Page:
“Mrs. B, the World War II website you assigned us to visit is blocked.”
“Mr. P. You know that small local business you wanted us to read about last night? Their website was restricted.”
“Mr. K, this video on U.S. military history is totally blocked.”
“You’ve got to be joking! This website on animal digestion is restricted, Mrs. R.”
“Ummm, Mrs. E, we can’t read this suicide prevention article for our health project.”
These kinds of complaints, interactions and frustrations are all too common these days, especially as much of our learning has moved online. Teachers and students are fed up with schools’ internet filters blocking essential learning tools, such as websites and videos.
Let me reiterate that: essential learning tools. Our schools are routinely restricting our access to credible information about important topics: American and world history; the Holocaust; mental health and suicide prevention; animal science and anatomy; and human science and anatomy, just to name a few.
Why are there such severe browser restrictions in most public schools? Because the Children’s Internet Protection Act, passed by Congress in 2000, requires schools to have web browsing restrictions for all students under the age of 17. Schools receive government funds to pay for these web filters, and all student technology must be equipped with them.
There are at least two issues with this. One, all technology in the school building has restricted web browsers for teachers and students. Teachers, especially those who teach sex education or about any kind of warfare, have to jump through hoops to find websites they and their students can use.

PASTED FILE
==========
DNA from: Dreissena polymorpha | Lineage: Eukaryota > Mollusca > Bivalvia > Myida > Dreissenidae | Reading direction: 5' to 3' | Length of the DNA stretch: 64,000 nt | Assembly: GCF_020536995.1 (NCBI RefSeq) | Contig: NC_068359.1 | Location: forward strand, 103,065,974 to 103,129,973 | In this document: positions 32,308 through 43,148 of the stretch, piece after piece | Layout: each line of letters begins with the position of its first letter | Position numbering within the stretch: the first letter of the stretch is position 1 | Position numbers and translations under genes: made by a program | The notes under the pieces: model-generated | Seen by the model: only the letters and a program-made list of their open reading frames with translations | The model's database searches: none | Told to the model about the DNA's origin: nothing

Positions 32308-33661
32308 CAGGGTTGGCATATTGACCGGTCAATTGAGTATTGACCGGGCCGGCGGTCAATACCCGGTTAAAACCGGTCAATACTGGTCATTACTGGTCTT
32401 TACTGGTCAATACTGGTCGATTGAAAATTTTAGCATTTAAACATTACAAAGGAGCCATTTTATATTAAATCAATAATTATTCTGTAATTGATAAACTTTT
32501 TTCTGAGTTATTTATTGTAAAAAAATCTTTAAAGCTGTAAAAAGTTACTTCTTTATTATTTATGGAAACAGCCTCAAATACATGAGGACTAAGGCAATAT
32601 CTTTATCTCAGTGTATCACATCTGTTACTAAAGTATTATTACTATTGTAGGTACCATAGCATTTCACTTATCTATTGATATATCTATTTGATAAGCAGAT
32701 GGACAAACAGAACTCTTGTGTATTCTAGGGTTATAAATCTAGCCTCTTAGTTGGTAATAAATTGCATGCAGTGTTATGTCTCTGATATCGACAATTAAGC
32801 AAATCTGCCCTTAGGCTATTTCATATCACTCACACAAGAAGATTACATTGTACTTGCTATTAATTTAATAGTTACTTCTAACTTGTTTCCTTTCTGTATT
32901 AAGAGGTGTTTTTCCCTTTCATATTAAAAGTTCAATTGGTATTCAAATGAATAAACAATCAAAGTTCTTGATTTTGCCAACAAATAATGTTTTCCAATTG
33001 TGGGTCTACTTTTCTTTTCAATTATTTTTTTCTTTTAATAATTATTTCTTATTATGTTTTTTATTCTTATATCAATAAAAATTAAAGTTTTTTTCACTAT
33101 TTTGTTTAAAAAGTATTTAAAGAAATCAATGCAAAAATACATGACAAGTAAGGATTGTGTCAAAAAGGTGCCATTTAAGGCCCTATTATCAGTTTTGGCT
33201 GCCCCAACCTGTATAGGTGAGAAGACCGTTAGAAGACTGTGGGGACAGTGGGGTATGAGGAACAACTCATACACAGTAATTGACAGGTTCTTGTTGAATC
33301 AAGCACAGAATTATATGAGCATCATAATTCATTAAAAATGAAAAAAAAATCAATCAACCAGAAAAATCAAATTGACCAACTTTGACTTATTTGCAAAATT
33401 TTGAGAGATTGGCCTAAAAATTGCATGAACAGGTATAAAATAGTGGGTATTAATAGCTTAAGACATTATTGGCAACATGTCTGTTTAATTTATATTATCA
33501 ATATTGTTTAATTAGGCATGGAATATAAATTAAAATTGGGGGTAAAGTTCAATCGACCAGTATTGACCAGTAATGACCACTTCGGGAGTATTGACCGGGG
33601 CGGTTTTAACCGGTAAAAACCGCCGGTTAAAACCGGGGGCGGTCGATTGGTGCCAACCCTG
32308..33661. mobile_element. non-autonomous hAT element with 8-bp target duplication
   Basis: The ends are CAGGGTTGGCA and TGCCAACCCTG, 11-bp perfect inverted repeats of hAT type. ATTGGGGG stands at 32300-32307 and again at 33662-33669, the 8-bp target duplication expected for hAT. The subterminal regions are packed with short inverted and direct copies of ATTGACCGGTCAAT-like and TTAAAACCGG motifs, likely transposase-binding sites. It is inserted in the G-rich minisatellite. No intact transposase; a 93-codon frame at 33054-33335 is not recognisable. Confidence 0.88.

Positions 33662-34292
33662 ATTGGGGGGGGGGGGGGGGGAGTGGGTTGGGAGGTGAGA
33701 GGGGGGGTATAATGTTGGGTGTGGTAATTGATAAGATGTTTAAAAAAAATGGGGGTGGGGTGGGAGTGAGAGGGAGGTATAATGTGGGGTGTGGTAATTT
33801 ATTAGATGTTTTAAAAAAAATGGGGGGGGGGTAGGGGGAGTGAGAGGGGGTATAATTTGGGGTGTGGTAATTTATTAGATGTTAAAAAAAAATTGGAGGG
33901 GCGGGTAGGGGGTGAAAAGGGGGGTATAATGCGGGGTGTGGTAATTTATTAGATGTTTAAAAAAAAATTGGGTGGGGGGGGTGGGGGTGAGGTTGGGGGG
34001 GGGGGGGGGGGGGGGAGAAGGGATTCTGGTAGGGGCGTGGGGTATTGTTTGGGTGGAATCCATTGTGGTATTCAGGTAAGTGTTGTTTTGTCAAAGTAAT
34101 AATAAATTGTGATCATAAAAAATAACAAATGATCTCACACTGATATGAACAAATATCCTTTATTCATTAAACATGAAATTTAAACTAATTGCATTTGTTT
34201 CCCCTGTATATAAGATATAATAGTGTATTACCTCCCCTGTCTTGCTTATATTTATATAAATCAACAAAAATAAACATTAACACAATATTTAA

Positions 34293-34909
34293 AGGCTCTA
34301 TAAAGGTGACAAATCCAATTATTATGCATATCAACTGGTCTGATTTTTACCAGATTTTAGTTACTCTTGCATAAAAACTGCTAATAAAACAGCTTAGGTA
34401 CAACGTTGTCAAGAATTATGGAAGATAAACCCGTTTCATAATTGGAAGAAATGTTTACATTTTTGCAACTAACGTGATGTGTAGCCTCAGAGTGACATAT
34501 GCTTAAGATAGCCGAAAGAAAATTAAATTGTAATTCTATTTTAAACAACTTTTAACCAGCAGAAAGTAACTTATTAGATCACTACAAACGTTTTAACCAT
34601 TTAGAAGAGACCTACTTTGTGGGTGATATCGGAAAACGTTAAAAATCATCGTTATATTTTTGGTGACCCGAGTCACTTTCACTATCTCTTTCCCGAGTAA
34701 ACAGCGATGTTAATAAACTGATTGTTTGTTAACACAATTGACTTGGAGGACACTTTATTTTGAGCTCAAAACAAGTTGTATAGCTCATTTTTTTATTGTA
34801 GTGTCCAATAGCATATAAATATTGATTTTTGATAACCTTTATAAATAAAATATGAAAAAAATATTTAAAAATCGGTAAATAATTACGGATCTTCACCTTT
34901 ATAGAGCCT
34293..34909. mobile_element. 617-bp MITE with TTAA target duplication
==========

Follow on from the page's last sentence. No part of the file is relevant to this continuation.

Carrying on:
Two, these restrictions make it difficult for older students to research topics. Last year, I had to use my father’s home computer to research the zombie apocalypse for a “passion project” in my English course. Why? Because the school’s internet filters completely blocked my access to information.
Consider this: The zombie apocalypse is totally fictional and has absolutely no chance of harming anyone. But all the sites I needed to visit were blocked.
I am not saying internet restrictions are completely unnecessary. Children in middle school and elementary school absolutely should have web browser restrictions.
But high school students who are required to learn about topics like warfare, human sexuality and anatomy must have unfiltered access to credible information.
It’s time to adjust the federal legal requirements. Instead of limiting access to information for children under 17, the Children’s Internet Protection Act should be amended to shield children under the age of 13 or 14.
Children ages 15 and up should be able to visit any website deemed appropriate by their teachers. If we are to become informed citizens, we must have access to more information, not less.
Emily Brown is in grade 12 at Garden Spot High School.
Website of source